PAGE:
This chronic health problem is going strong. Read the latest news on its scope and potential solutions.
An estimated 55.7% of American adults (about 126 million persons) reported having some level of pain within the 3 months before they responded to an NIH survey. Substantially fewer (11.2%, or 25.5 million adults) had experienced chronic pain (pain every day for the past 3 months), felt a lot of pain (10.3% or 23.4 million adults), or were coded to the most severe Washington Group on Disability Statistics pain category (category 4: 6.3%, or 14.4 million adults).
The study provides evidence on the concurrent validity of the Washington Group pain categories in the general population-the pain categories clearly discriminate between different levels of health status, disability, and health care use. There was a strong relationship between pain categories and both health status and disability variables, but about 50% of responders who had category 4 pain still reported their overall health status as good or better.
In 2012, nearly 40 million adults (17.6% of all adults) were classified as falling within the 2 most severe Washington Group pain categories (3 and 4). They were more likely to have worse health status, to use more health care, and to experience more disability than those who had less severe pain.
Associations were seen between pain severity and selected demographic variables, including race, ethnicity, preferred language, sex, and age. The study was published in the journal Pain.
Design for dialogue on pain
“Design for Dialogue,” a program created to reduce challenges to open dialogue between doctors and patients about responsible pain management, has been launched by Teva Pharmaceutical Industries Ltd.
To start the PAINWeek National Conference (September 8-12, 2015, Las Vegas, NV) during Pain Awareness Month, Teva is asking persons who live with pain and health care professionals who treat pain to visit the PainMatters.com Web site and offer ideas on the ideal exam room experience that would help foster conversations about the impact of pain, the risk of prescription drug abuse, and the role of abuse deterrence technology.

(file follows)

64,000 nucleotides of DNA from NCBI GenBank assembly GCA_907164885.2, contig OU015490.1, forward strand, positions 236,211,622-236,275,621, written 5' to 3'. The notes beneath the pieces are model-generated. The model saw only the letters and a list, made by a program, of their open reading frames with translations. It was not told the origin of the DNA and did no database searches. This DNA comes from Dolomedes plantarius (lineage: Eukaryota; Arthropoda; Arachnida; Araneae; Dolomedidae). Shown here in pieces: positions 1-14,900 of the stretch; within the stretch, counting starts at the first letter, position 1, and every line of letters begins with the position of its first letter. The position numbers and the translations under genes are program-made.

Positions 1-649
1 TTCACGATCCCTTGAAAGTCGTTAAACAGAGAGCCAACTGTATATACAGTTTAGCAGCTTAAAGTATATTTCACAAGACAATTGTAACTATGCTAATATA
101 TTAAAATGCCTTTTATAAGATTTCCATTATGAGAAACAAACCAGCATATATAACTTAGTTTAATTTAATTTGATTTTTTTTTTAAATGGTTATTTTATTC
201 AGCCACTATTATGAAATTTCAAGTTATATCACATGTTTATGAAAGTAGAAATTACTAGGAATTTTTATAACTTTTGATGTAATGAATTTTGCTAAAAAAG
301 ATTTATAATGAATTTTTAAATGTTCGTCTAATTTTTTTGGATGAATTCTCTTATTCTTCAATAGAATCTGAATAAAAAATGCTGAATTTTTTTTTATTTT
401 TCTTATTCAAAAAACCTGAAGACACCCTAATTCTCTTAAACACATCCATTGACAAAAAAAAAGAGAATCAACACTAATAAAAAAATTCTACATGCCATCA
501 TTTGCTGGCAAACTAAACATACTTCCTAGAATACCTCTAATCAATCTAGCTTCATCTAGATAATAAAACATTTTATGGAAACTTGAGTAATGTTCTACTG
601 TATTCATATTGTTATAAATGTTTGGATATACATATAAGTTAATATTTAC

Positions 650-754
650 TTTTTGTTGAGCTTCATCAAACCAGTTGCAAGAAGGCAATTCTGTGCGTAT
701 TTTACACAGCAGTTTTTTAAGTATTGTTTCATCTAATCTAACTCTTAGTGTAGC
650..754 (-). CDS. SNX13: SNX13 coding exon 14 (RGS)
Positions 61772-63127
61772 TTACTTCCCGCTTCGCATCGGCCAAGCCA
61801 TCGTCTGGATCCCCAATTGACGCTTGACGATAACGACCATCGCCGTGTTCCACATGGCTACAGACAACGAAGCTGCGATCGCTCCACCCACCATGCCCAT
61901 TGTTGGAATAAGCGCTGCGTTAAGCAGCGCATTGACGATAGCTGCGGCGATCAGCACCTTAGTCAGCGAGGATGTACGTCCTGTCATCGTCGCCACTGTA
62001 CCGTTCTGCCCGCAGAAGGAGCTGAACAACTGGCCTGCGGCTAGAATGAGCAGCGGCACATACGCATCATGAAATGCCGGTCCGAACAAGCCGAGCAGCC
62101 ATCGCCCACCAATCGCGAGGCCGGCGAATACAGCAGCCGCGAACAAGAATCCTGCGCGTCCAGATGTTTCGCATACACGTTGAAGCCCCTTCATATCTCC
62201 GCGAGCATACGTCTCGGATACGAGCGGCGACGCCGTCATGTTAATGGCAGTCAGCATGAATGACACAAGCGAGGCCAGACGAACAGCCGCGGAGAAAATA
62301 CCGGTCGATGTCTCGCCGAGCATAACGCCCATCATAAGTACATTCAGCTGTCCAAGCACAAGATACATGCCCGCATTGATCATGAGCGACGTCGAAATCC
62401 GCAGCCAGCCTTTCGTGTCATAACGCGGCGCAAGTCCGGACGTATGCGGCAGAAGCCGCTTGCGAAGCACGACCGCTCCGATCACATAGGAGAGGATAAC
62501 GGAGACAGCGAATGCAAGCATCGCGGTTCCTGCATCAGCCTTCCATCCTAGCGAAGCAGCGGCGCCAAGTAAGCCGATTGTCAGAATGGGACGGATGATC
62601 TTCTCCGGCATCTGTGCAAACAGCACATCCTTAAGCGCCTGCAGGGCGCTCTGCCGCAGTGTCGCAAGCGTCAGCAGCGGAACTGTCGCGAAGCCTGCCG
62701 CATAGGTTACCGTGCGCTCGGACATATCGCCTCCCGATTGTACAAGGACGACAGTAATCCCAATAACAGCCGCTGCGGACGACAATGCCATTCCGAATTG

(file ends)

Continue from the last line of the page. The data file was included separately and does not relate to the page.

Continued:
The program is featured on PainMatters.com.
Health care professionals and persons affected by pain recognized their personal responsibility in helping address prescription drug abuse, but acknowledged that conversations about the issue can be uncomfortable, in a survey conducted by Teva in collaboration with the American Academy of Pain Management and the U.S. Pain Foundation.
Design for Dialogue invites the pain community to reimagine the exam room experience and implement simple changes to the physical healthcare environment that can help address this discomfort.
Feedback from the pain community will be collected until December 31, 2015, and the ideal exam room experience will be revealed in early 2016.
More injections, continued poor response
Use of epidural corticosteroid injections is increasing, and injections for radiculopathy were associated with immediate reductions in pain and function in a recent Annals of Internal Medicine study. But the benefits were small and not sustained and there was no effect on long-term surgery risk. Limited evidence suggested no effectiveness for spinal stenosis.
Chou and colleagues reviewed evidence on the benefits and harms of epidural corticosteroid injections in adults with radicular low back pain or spinal stenosis of any duration. Their data sources were Ovid MEDLINE (through May 2015), Cochrane Central Register of Controlled Trials, Cochrane Database of Systematic Reviews, prior systematic reviews, and reference lists. The selected studies were randomized trials of epidural corticosteroid injections versus placebo interventions or comparisons of epidural injection techniques, corticosteroids, or doses.
For radiculopathy, epidural corticosteroids were associated with greater immediate-term reduction in pain, function, and short-term surgery risk. Effects were below predefined minimum clinically important difference thresholds, and there were no longer-term benefits. Limited evidence showed no clear effects of technical factors, patient characteristics, or comparator interventions on estimates.
There were no clear effects of epidural corticosteroid injections for spinal stenosis. Serious harms were rare, but harms reporting was suboptimal.